Hart to Hart
“I have made 27 theatrical films but I am not and never have been a movie star. I am a worker bee, one of those people who act to live, not live to act. As far as my TV work is concerned, I am indiscriminate. I found work all the time and maybe people feel comfortable with someone in their home whom they've seen so many times before.” Stefanie Powers
Stefanie Powers is an actress best known for portraying Jennifer Hart on the ABC TV series “Hart to Hart” (1979-1984), from which she earned Emmy and Golden Globe nominations for her performance. Prior to her success on the series, she starred in the short lived shows “The Girl from U.N.C.L.E.,” (NBC, 1966-1967) and “The Feather and Father Gang” (1977). Starting her career in the late 1950s, Powers appeared in many films, including “Experiment in Terror” (1962), “McLintock” (1963), “Die! Die! My Darling” (1965), “Stagecoach” (1966) and “Herbie Rides Again” (1974), before working primarily on television. The winner of the 1980 People's Choice Award Favorite Female Performer in a New TV Program more recently returned to the big screen in “Rabbit Fever” (2006), her first film since “Escape to Athena” (1979). Powers has a star on the Hollywood Walk of Fame thank to her contribution to television.
A two time divorcee, Powers was dating Academy Award winning actor William Holden at the time of his death on November 12, 1981. Through the relationship, she became involved with wildlife conservation and was appointed President of the William Holden Wildlife Foundation following Holden's death. She stated, “William Holden is the most significant human being in my life.”
Stefania Zofya Federkiewicz
Childhood and Family:
Stefanie Powers was born Stefania Zofya Federkiewicz on November 2, 1942, in Hollywood, California. Her birth name comes from her Polish lineage. After her parents separated, young Stefanie and her older brother, Jeff, were raised by their mother, Julia Golen, and their stepfather. She attended Hollywood High School in Los Angeles, California, and was a cheerleader in school. She also took acting classes at 20th Century Fox, MGM and Columbia. At age 15, Stefanie worked temporarily as a dancer for The Jets in the Hollywood production of “West Side Story.”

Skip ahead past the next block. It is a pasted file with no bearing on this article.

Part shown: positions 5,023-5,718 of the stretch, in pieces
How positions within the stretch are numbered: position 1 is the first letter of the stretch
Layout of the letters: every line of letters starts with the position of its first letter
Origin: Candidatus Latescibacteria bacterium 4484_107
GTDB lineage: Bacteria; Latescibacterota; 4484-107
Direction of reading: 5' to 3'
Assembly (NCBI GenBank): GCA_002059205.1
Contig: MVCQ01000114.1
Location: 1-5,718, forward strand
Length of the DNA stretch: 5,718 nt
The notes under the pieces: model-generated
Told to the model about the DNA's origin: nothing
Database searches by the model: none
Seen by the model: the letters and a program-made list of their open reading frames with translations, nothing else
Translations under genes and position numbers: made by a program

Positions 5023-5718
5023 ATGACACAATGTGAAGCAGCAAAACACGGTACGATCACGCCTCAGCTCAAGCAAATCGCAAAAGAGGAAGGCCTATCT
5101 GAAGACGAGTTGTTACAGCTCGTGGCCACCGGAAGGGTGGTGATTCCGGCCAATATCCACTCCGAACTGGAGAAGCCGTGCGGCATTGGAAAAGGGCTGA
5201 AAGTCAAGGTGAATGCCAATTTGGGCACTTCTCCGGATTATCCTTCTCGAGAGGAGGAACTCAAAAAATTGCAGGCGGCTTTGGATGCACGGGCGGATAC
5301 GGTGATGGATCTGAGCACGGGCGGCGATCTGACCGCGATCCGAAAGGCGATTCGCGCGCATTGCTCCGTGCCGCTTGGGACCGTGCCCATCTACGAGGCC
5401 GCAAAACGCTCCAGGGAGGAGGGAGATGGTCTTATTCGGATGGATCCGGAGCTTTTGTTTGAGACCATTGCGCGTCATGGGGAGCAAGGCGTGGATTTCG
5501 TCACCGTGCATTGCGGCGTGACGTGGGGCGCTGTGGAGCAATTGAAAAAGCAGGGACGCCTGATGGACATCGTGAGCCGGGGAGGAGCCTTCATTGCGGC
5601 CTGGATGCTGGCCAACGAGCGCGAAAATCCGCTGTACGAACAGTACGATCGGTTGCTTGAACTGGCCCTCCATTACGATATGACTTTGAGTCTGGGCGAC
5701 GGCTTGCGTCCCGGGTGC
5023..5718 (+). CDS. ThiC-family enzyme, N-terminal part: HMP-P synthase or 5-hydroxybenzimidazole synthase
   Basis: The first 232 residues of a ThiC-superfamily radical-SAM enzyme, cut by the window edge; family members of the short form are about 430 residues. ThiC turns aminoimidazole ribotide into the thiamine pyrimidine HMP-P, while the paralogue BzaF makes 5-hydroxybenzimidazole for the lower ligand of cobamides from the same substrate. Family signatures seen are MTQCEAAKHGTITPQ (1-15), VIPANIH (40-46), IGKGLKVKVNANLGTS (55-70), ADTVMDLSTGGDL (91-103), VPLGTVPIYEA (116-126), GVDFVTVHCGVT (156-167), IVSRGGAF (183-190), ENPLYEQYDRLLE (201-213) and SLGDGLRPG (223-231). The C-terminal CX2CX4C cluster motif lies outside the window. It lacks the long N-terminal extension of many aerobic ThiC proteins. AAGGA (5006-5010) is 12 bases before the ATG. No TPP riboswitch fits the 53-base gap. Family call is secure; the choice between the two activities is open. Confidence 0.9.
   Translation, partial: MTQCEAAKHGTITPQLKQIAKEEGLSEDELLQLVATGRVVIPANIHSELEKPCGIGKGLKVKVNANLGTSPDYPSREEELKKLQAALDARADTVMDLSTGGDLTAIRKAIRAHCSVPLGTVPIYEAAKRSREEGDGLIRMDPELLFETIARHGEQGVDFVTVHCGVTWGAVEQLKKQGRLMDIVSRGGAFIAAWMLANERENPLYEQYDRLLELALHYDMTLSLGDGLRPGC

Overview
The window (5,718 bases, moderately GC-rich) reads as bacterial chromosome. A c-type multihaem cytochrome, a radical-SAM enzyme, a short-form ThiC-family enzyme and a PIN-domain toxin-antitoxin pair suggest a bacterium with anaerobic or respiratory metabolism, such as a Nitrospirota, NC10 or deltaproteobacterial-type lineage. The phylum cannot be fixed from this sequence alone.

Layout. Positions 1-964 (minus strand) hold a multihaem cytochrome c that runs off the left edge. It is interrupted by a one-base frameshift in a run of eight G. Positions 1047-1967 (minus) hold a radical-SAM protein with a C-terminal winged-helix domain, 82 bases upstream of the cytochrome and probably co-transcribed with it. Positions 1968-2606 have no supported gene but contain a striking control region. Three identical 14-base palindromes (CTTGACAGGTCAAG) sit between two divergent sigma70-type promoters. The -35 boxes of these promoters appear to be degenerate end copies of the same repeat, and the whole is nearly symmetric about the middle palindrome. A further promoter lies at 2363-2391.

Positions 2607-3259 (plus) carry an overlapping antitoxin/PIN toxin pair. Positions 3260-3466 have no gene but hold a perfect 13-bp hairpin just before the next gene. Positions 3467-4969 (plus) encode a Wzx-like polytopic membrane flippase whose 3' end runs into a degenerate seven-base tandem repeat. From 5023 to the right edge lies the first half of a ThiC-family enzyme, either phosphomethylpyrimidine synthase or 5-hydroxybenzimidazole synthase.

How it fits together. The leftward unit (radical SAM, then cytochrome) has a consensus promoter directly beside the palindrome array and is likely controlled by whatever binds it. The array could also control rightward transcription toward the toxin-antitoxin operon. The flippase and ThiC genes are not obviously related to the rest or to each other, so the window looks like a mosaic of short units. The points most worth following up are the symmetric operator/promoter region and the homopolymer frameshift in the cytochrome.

Stefanie married actor Gary Lockwood (born February 11, 1937) on August 27, 1966. The couple divorced in 1972. She then married Patrick Houitte De La Chesnais on April 1, 1993, but they divorced in 1999.
The Feather and Father Gang
“I began to work at fifteen and when I was put under contract at Columbia, they still believed in ‘grooming' their young hopefuls. That process allowed me to learn how movies were made since the studio was my playground.” Stefanie Powers
Stefanie Powers got her professional acting start in 1958 when she was cast with Robert Culp and James Dunn in the TV film “Now Is Tomorrow.” Then billed as Taffy Paul, Powers landed guest roles on television shows like “The Case of the Dangerous Robin” (1960), “The Ann Sothern Show” (1961), “Lock Up” (1961) and “Bat Masterson” (1961) before making her feature debut in “Tammy Tell Me True” (1961), a comedy directed by Harry Keller that starred Sandra Dee, John Gavin and Charles Drake.